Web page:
This week Leslie Brenner trekked to Sugarbacon, the old gas station-turned-restaurant in downtown McKinney from former Stampede 66 chef Jon Thompson. Despite being like, so over pork belly, Brenner found a lot to like:
Among the main courses, that superb Wagyu tri-tip was a special -- served on a vibrantly herbal chimichurri alongside warm potato salad. ... Meanwhile, a thick-cut, smoked Berkshire pork chop came to the table beautifully cooked, set on hominy streaked with green chile and topped with a smart little green apple salad. Seafood dishes were successful, too, such as well-seared sea scallops on creamed corn whose fresh kernels tasted just right in Indian summer, dressed up with a lovely little tomato-arugula salad.
Any of those are better choices than a boring chicken breast and tough short ribs, the critic says. She also highly recommends the butterscotch banana pudding, and weighed in very favorably on the burger:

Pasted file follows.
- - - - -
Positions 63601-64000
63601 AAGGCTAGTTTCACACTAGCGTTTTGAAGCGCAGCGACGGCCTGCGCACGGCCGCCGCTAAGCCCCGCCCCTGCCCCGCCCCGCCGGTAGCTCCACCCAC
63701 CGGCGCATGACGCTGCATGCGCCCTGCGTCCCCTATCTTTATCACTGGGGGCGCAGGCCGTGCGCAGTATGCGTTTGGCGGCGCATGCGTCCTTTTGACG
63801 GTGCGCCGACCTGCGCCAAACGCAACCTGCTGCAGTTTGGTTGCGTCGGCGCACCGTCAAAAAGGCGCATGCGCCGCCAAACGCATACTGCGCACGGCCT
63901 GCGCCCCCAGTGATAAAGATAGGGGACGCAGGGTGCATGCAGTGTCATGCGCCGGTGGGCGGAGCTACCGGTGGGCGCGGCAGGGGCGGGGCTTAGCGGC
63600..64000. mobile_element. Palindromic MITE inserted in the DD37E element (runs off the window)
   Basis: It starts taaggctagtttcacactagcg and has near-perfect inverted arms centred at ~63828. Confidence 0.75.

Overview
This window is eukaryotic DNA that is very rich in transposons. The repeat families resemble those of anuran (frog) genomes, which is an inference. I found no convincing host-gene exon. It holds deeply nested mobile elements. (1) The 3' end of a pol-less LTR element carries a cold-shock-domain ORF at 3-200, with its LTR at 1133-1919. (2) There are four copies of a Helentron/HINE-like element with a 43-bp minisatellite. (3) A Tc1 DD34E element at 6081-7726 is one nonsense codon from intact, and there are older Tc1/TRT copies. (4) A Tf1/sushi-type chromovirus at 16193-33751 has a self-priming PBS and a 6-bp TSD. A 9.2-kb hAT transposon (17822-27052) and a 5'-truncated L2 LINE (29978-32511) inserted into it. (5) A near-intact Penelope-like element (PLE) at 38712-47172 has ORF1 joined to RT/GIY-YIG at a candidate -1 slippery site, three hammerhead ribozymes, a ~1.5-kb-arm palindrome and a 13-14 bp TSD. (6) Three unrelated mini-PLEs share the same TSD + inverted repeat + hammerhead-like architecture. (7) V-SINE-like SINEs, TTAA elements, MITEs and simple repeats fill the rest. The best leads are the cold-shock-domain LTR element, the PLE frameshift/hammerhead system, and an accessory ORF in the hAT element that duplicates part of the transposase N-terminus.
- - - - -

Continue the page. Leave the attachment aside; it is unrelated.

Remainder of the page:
Thick and juicy on its good, shiny bun, the Wagyu patty arrived spot-on medium rare, slap-happy with bread-and-butter pickles and handsomely dressed with melted cheddar and hey — sliced sugarbacon! It's one of the best burgers around.
Meanwhile, the Dallas Observer's Scott Reitz weighed in on Addison's Ida Claire. He's considerably less critical than Brenner was in last week's one-star review, but nonetheless feels Ida Claire has many improvements to make. He is a fan of the burger on a sweet potato bun and the fried oyster po'boy, however. D's Eve Hill-Agnus went to Rapscallion and found some surprising — and sometimes, confusing — flavors, but left sold on the spicy Szechuan fried chicken; and finally, the Star-Telegram's Anna Caplan checked out dinner service at Swiss Pastry Shop and devoured some fantastic mac and cheese, sauerbraten, and weisswurst.